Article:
Bath: Nothing lasts forever, including stable water rates, Bath Water District customers have learned. In mid-June, the district unveiled plans to boost rates for the first time in eight years. Under the plan, rates will increase nearly 17 percent on September 1 and another 7.4 percent in April 2007. The increases, which still need state regulatory approval, will help fund the replacement of the North End storage tank.
Georgetown: Town meeting voters agreed on June 17 to ratify an agreement to buy the First Parish Church in Georgetown Center for a possible town office. Among other stipulations, the agreement requires the church parishioners to give the town $50,000 for maintenance and for selectmen to maintain the exterior of the church in its present design and condition. The upper sanctuary will continue to be used as a meeting place for funerals or weddings, under the agreement.
Lewiston: The city had not received a permit application for a methadone clinic a month after a moratorium on the controversial operations was lifted in May. During the temporary ban, the city passed restrictive zoning rules for meth clinics that essentially eliminate most of the city from site consideration. Small western Maine towns in the Oxford Hills region also passed moratoriums last year and adopted rules that would give them more control over meth clinics. The small towns were approached by a clinic after encountering heavy opposition in Lewiston in 2005.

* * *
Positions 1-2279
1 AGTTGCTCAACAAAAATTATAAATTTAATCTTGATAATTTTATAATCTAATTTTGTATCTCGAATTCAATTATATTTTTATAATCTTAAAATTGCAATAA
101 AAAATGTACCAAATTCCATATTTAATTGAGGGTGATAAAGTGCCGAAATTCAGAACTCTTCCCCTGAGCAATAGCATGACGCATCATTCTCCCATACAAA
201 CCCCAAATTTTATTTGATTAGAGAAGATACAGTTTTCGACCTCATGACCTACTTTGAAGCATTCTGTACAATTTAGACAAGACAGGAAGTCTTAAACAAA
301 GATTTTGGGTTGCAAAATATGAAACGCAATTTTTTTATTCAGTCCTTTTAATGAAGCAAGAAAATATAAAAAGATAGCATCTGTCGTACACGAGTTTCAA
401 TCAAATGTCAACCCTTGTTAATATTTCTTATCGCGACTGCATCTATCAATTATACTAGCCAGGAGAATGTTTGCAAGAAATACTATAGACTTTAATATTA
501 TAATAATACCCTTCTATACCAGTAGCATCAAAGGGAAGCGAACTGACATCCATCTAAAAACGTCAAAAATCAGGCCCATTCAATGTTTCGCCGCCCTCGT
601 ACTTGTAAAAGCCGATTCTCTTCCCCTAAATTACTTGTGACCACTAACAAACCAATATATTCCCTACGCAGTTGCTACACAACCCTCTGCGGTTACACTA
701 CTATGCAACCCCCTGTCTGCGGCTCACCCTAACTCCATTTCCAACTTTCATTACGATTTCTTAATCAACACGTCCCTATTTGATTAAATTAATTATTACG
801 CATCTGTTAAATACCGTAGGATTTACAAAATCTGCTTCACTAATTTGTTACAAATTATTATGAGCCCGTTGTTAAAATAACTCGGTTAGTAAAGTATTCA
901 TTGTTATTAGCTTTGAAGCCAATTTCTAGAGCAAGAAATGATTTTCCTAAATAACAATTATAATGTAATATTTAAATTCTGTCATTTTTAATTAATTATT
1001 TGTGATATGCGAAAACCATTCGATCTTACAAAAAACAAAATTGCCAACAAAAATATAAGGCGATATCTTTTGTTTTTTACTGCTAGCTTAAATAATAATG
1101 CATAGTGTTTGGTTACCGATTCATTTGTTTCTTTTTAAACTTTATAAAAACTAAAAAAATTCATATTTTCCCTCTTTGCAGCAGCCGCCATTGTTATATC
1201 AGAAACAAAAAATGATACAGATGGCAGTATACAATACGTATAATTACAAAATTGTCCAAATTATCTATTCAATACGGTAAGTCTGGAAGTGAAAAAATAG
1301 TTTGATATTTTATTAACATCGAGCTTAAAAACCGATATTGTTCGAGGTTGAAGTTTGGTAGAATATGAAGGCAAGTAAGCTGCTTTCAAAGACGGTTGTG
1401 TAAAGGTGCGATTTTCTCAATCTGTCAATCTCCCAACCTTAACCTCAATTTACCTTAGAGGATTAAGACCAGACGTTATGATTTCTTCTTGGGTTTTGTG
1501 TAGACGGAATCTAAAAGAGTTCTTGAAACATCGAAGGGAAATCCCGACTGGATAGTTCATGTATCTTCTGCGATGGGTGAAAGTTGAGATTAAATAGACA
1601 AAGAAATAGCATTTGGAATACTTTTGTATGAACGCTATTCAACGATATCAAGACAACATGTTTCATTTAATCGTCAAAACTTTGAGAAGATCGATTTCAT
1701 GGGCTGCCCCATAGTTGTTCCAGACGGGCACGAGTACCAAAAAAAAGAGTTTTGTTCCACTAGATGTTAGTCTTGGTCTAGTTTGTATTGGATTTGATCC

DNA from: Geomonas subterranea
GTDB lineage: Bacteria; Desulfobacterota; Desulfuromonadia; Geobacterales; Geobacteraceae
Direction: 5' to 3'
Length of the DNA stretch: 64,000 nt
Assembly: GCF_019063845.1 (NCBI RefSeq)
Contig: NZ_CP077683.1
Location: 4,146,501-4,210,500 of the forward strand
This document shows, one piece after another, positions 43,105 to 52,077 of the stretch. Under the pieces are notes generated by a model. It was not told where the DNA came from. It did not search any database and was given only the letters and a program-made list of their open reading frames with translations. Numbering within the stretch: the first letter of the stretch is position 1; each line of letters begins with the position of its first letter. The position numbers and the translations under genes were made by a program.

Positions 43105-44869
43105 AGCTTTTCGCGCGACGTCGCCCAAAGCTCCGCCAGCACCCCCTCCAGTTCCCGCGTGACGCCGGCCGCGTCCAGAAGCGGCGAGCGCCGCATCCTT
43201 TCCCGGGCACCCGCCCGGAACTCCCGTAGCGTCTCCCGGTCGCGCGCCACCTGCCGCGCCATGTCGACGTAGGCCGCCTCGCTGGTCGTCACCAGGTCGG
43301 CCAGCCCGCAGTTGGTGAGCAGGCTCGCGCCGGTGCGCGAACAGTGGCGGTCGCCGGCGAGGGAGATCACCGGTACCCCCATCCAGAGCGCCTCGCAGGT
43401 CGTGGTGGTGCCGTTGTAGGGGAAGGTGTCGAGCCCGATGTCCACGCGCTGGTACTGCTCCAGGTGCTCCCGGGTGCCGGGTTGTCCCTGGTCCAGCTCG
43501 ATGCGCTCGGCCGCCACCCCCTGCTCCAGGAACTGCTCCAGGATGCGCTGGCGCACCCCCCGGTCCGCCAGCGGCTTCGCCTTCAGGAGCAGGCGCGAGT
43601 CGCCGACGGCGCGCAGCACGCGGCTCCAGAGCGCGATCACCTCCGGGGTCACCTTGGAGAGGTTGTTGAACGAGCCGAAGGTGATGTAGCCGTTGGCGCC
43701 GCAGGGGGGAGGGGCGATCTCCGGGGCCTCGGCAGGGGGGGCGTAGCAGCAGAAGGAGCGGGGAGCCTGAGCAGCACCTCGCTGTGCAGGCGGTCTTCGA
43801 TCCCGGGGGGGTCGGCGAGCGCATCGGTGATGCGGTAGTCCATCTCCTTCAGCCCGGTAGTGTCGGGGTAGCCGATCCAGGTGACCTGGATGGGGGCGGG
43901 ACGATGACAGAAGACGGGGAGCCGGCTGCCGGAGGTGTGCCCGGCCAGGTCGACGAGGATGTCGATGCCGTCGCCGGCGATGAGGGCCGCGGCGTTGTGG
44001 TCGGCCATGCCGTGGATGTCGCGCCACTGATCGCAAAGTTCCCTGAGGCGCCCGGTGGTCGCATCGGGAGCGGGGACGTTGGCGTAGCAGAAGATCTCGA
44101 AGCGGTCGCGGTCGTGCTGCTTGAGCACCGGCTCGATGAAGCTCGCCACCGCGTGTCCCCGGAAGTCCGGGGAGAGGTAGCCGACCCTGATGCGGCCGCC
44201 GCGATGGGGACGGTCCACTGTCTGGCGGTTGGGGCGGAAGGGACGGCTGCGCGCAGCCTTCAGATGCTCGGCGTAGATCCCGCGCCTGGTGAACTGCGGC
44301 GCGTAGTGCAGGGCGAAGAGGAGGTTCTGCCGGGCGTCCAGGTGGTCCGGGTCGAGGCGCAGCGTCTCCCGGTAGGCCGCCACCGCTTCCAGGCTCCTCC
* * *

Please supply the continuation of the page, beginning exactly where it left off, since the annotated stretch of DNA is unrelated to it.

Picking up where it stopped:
South Portland: The city has become the latest Maine community to shift the burden of property taxes from business to residential following a citywide revaluation. The city revalued property in 2002, but housing values have continued to climb at a faster rate than businesses. The tax rate was expected to fall from $18.27 per $1,000 of assessed value to $13.10 per $1,000 when the new values took effect on July 1. The lower mill rate still won’t fully soften the increase in residential property taxes since the median assessment of a single-family home increased 55 percent over the past four years. The city’s assessed values had fallen to 64 percent of fair market prices by the time the revaluation was completed.
Kennebunk: Residents rejected a proposed $1.6 million bond for a new fire station in voting on June 13. Town officials were surprised by the vote and Fire Chief Stephen Nichols said he was “very disappointed” by the outcome. The bond failed by a vote of 956 to 1,243. Voters also rejected the idea of creating a charter commission, but endorsed a charter amendment eliminating the residency requirement for the position of town clerk.
Union: Voters narrowly defeated a proposal to merge the town’s fire and ambulance departments. Town Manager Andrew Hart had argued that the town could offer more efficient and effective fire and rescue services by combining and cross-training the staffs. The mid-June vote was 280 to 271, a signal that the issue is likely to re-emerge.
West Paris: Selectmen voted in May to impose a $25 fee per pick-up load of demolition debris, wood waste and brush. Permits will be required.